Ray Morton is a writer, senior contributor to Script magazine and script consultant. His new book A Quick Guide to Screenwriting is now available online and in bookstores. Follow Ray on Twitter: @RayMorton1
You’ve worked on your script for months or maybe even years -- you dreamed up the idea, mapped out a structure, carefully crafted the scenes, characters, and dialogue, and written draft after draft after draft – and you finally feel the piece is finished. So what do you do now? Send it out to agents and production companies? Submit it to a screenwriting contest? Use that valuable industry contact you made at that party that time to slip it to big name producer or an A-list star?
My advice is to stick it in a drawer.
Too many aspiring screenwriters send their work out into the world before it is ready. And that’s a big problem. Why? Because, as the saying goes, “You only get one chance to make a first impression,” – and nowhere is that truer than in the world of screenwriting. The first read is the key moment in the life of a spec screenplay. If the initial reader likes it, then the script stands a good chance of moving up the development line. If that first looker doesn’t like it, then the script will more than likely be consigned to the reject pile.
For a script to make an excellent first impression, everything about it has to be the best is can possibly be. And yet, from experience I can tell you that most scripts I read – for producers, prodcos, and contests – are not. Most have plots that are either unclear or are full of holes or characters who are poorly defined and motivated or dialogue that is fuzzy or presentation that is sloppy. These scripts were not ready to go out to the marketplace and yet they did – they were sent out before they were finished.
So, the question is – how? How -- after all of the hard, hard work that (most) aspiring writers put into their scripts – can these scripts not yet be finished? One of the main answers is, I think, a critical lack of perspective. Writing is, by its very nature a solitary endeavor. Writers usually work alone, lost for months on end in the twists and turns of their stories and easily prone to being spun around by the constant thinking and rethinking any creative activity requires. Given this, it’s not hard to see why even the best writers can lose objectivity concerning their work, and without it they can miss seeing problems that an unbiased eye would easily catch.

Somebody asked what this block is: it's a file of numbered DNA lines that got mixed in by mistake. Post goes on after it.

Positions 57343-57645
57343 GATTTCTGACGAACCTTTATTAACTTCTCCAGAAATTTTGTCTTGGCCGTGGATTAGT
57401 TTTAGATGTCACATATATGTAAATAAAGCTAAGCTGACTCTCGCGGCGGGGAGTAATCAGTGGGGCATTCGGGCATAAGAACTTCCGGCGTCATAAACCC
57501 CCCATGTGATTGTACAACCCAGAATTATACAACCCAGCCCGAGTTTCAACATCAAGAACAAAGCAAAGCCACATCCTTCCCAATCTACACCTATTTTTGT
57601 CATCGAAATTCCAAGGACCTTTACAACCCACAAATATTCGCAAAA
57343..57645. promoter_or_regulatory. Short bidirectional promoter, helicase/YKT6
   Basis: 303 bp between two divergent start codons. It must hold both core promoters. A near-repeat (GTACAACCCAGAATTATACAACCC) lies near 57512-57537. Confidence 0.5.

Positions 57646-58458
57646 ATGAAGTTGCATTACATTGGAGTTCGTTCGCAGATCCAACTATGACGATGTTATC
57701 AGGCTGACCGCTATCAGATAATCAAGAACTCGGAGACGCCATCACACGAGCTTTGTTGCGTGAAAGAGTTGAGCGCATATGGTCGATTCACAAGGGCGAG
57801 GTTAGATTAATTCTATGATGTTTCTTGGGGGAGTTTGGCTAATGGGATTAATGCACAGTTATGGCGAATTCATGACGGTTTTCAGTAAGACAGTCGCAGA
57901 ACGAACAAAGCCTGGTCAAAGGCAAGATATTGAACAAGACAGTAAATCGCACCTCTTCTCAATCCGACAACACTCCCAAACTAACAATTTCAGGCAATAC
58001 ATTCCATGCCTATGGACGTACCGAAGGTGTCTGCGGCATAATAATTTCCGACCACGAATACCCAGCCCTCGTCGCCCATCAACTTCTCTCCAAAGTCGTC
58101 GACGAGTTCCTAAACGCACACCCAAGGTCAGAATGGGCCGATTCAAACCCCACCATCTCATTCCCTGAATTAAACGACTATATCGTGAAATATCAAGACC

For this reason, I feel it is imperative for screenwriters to find ways to get objective views of their scripts so they can catch and fix problems and mistakes before they send their work out to the marketplace.
To accomplish this, I suggest taking the following steps:
- After finishing your script, let it sit for a few weeks. Put it in a drawer and go off and do other things – work on other projects, go on vacation, clean your bathroom, and so on. When the two weeks are up, give the script another read. After such a layoff your mind will be clearer and I guarantee that things will jump out at you that you never saw when you were caught up in the fury of creation.
- Once you have reviewed your work and made any necessary corrections, give the script to others to read. By definition, other people are able to see your work more objectively than you can. The trick, of course, is to choose the right people. Your Great Aunt Millie might make wonderful oatmeal cookies, but she might not be the best person to assess your high-octane, action-adventure spectacular. Give the script to someone whose taste and opinions – especially about movies – you value and whom you know will be honest with you. This is tricky because people who care about you may have a hard time telling you that they don’t like something. The problem of course is that potential buyers don’t care about your feelings – they only care if the script works or not, so you really have to choose people you know are going to tell it to you straight. It’s also important to ask more than one person to read your script. One person’s opinion is only that, but if several people give you the same reactions to the same points, then you’ll know that these are legitimate issues that you need to pay attention to.